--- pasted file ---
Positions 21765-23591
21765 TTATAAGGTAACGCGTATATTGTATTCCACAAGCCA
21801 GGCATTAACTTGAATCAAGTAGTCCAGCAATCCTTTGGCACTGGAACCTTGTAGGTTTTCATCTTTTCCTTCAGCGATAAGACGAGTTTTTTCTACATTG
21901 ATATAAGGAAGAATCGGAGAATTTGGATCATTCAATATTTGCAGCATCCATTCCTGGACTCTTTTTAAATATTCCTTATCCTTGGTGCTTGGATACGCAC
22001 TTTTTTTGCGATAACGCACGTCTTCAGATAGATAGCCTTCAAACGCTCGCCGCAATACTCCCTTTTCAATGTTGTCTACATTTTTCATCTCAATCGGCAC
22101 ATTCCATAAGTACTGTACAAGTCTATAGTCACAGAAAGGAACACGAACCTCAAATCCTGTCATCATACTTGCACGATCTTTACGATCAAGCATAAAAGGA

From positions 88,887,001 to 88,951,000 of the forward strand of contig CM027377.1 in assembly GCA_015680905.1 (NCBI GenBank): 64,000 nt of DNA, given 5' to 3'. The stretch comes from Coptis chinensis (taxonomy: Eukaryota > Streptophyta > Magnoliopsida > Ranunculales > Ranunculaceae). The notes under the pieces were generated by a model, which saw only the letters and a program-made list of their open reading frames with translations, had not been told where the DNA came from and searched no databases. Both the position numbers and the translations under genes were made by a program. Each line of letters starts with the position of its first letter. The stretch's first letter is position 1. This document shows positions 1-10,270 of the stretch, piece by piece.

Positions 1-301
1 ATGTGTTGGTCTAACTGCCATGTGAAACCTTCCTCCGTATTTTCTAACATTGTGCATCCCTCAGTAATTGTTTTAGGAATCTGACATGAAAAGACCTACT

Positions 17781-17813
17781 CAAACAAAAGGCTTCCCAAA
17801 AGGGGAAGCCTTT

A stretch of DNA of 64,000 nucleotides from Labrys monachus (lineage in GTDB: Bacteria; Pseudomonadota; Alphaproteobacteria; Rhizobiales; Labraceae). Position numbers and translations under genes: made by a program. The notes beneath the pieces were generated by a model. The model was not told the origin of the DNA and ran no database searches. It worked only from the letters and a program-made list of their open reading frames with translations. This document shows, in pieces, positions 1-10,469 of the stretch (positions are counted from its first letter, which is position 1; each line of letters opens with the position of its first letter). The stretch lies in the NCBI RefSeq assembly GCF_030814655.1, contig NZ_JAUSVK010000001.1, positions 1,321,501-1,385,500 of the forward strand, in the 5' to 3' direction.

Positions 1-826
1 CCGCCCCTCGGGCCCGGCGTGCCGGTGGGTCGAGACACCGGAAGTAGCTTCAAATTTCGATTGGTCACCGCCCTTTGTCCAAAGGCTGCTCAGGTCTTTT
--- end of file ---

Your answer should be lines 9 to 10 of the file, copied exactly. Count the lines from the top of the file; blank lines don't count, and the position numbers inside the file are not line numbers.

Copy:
1 ATGTGTTGGTCTAACTGCCATGTGAAACCTTCCTCCGTATTTTCTAACATTGTGCATCCCTCAGTAATTGTTTTAGGAATCTGACATGAAAAGACCTACT

Positions 17781-17813